• 5. Secrets and lies: searching for mothers and fathers
  • 6. After the war and beyond
  • Appendix: the case study ‘brown babies’
  • Bibliography
  • Index
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Racism, Stigma and Self-Discovery: the ‘Brown Babies’ of World War II

Posted in History, Live Events, Media Archive, United Kingdom on 2017-05-23 17:33Z by Steven

Racism, Stigma and Self-Discovery: the ‘Brown Babies’ of World War II

Lucy Bland, Professor of Social and Cultural History
Anglia Ruskin University, Cambridge

Birkbeck, University of London
Malet Street
Room B34
London WC1E 7HX
United Kingdom
Wednesday, 2017-06-07, 18:00–21:00 BST (Local Time)

Of the 3 million US serviceman who passed through Britain during World War 11, up to 10% were African-American. Many of these black GIs had relationships with local women, resulting in the birth of an estimated 2,000 mixed-race babies. These children were subjected both to the stigma of illegitimacy (for the US army forbade marriage between black GIs and white British women) and racism in what was then a very white country.

Whether kept by mother or grandmothers, or sent to children’s homes, the ‘brown babies’, as the African-American press termed them, generally grew up knowing next to nothing about their fathers, thereby experiencing an acute sense of lack. Now in their early 70s, many have subsequently searched for their fathers and their American relatives. Drawing on oral history (interviews with 38 ‘brown babies’) the talk will explore their journey from frequently difficult…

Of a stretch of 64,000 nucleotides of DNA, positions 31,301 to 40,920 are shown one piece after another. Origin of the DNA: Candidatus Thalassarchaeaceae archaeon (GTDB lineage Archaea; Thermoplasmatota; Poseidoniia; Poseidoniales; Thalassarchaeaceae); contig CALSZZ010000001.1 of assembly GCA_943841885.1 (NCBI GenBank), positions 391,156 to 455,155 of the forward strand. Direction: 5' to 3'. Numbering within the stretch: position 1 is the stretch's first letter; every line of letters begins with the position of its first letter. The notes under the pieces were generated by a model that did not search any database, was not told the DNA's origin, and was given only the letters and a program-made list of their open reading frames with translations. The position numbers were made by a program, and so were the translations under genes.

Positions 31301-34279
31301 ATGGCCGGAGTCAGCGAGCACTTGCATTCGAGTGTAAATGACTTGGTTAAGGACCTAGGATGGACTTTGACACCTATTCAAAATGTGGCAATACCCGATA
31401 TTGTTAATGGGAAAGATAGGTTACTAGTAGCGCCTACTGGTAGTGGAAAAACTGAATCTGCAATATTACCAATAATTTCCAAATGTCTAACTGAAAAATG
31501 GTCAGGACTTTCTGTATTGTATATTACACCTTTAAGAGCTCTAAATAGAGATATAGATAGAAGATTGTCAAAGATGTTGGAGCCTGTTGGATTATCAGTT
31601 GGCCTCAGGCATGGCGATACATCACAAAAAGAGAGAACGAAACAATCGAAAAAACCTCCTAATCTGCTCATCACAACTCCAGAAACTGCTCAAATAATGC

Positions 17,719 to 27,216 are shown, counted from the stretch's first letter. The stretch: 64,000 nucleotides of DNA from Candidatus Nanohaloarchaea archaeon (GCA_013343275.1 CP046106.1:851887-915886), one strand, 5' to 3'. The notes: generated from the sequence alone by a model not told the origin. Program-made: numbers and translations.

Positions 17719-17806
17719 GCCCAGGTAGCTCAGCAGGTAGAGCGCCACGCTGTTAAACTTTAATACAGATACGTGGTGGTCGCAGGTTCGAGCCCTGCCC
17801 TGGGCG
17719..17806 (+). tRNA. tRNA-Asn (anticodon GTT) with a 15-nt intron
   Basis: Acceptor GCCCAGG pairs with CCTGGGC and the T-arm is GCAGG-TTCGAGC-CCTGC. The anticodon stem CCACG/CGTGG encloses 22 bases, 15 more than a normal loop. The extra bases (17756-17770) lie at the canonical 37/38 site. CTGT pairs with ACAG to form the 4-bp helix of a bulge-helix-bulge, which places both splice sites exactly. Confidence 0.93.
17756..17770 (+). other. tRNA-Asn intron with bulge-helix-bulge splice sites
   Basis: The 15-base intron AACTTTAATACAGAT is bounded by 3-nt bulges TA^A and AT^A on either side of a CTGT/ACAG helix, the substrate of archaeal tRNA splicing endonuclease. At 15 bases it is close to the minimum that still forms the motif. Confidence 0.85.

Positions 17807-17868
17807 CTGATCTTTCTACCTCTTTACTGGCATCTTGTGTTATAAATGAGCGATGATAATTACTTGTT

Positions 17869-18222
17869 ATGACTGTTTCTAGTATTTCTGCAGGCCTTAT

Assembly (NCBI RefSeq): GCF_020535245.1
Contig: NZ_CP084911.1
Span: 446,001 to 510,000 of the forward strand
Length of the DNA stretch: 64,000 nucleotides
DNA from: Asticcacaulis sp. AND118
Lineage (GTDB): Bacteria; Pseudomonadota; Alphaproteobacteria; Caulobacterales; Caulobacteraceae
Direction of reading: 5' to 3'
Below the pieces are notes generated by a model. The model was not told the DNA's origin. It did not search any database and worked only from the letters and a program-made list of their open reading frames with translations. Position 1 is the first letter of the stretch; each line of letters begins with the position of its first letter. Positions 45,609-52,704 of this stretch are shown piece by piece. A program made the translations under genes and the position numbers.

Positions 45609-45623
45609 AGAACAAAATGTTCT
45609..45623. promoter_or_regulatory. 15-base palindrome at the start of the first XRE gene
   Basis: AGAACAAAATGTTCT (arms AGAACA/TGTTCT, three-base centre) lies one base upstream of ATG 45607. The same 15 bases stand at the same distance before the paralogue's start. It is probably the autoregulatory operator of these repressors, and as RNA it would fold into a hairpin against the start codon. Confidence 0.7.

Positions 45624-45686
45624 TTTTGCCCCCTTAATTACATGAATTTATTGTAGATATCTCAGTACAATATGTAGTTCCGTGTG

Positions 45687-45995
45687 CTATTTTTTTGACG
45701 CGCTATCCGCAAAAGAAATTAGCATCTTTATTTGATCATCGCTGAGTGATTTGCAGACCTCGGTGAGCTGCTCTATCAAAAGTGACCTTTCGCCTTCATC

For more information, click here.

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Interracial relationships and the ‘brown baby’ problem: black GIs, white women and their mixed race offspring in World War II Britain

Posted in History, Live Events, Media Archive, United Kingdom on 2015-11-12 04:28Z by Steven

Interracial relationships and the ‘brown baby’ problem: black GIs, white women and their mixed race offspring in World War II Britain

University of Cambridge
Department of History and Philosophy of Science
Seminar Room 1
Tuesday, 2015-11-17, 17:00-18:30Z

Lucy Bland, Reader in History
Anglia Ruskin University

For more information, click here.

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British Eugenics and ‘Race Crossing’: a Study of an Interwar Investigation

Posted in Articles, Health/Medicine/Genetics, History, Media Archive, Social Science, United Kingdom on 2011-10-07 02:40Z by Steven

British Eugenics and ‘Race Crossing’: a Study of an Interwar Investigation

New Formations
Number 60 (2007)
pages 66-78

Lucy Bland, Professor of Social and Cultural History
Anglia Ruskin University, United Kingdom

In 1937 a polemic entitled Half-Caste was published, heralding ‘the richness of hybrid potentiality’. Written by a self-defined Eurasian called Cedric Dover its opening pages indicated the extent of prejudice facing those of mixed race:

The ‘half-caste’ appears in a prodigal literature. It presents him … mostly as an undersized, scheming and entirely degenerate bastard. His father is a blackguard, his mother a whore … But more than all this, he is a potential menace to Western Civilisation, to everything that is White and Sacred…